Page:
Aromatherapy often involves floral, pine, and citrus scents. These delicate, invigorating scents aren’t the sort of thing that one would usually associate with cannabis. But a growing interest in terpenes means that this could all be set to change.

Simply put, terpenes are responsible for the smell rising from your plant. They’re an odoriferous oil that comes from the same glands that produce THC and other chemical compounds. Terpenes are more than just a novelty scent, though: they have the ability to bond and synergize with other cannabinoids, and can alter the effects of their strain in what’s known as the entourage effect.

entourage
No, not these guys.

In essences, terpenes are pretty much a form of aromatherapy — something that is normally the territory of that shady guy involved in a multi-level-marketing scheme, or a lucrative side-hustle for your aunt’s Tupperware empire.

Although more than a hundred distinct terpenes have been identified across different strains of the cannabis plant, a few types are much more common than others. They are as follows:

Pinene (available in alpha and beta varieties)
pine-leaves-691639_1280

Smells like:

Take a guess. (It’s pine, yes.)

Benefits:

  • Promotes alertness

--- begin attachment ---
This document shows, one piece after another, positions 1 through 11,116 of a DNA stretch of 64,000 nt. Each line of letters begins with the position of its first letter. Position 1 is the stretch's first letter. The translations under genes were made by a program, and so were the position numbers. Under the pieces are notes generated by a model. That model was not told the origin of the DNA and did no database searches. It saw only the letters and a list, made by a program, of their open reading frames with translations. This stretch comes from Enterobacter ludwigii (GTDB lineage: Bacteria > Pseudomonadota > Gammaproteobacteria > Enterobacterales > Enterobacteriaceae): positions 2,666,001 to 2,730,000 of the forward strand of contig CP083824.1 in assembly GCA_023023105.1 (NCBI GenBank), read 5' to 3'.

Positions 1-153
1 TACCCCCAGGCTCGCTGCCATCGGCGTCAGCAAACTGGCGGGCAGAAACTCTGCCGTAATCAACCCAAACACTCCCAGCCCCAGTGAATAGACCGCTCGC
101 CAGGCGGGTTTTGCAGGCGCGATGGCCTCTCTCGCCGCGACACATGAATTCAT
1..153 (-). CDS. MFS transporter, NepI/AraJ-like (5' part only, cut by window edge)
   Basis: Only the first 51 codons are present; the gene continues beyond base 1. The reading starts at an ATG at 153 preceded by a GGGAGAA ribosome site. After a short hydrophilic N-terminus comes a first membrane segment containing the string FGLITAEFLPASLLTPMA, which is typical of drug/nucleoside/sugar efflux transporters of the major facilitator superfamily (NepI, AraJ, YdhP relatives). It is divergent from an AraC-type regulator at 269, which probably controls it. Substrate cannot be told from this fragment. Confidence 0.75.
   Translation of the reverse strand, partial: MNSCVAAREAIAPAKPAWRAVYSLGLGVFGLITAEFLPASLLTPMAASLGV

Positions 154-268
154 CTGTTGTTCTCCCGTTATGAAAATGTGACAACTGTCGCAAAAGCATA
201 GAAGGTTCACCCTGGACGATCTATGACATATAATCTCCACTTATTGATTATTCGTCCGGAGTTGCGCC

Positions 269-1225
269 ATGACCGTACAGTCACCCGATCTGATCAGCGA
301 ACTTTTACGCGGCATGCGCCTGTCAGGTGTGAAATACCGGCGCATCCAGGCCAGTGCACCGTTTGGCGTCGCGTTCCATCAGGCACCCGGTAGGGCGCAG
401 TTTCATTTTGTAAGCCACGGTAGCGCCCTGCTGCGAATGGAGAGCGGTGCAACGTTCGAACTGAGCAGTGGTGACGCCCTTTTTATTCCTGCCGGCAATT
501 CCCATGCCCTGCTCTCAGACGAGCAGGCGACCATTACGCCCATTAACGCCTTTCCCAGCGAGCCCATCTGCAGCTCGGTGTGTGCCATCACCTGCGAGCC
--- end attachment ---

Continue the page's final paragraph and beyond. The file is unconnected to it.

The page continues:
• Helps counteract the short-term memory loss associated with a high
  • Anti-inflammatory

Myrcene
spices-541974_1280

Smells like:

Cloves, herbs; a generally earthy scent.

Benefits:

  • Relaxing muscle tension
  • Treating pain
  • Alleviating sleeplessness

Limonene
pexels-photo-13915

Smells like:

Citrus.

Benefits:

  • Elevated mood; stress relief
  • May help relieve heartburn and reflux
  • Antibacterial properties

Caryophyllene
spices_hires

Smells like:

peppers, spices, cloves, wood — a spice rack, in short.

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Benefits:

  • Can help relieve arthritis
  • Soothes gastrointestinal complaints
  • Anti-inflammatory

Linalool
candy-406955_1280

Smells like:

Candy, flowers, citrus.

Benefits

  • Anxiety relief
  • Anti-convulsion
  • Can help prevent acne

Conclusion

It’s likely that we’re going to be hearing plenty more about terpenes in the coming years, especially with legalization spreading throughout the nation. The best way to investigate the terpene content of your weed is, of course, to have it analyzed at a cannabis analysis laboratory. If you’re buying from a legitimate distributor, however, you might be able to skip that step: places like Green House Seed Co. already have a detailed terpene analysis available for their strains.

Got a favorite weed smell? Let us know about it in the comments!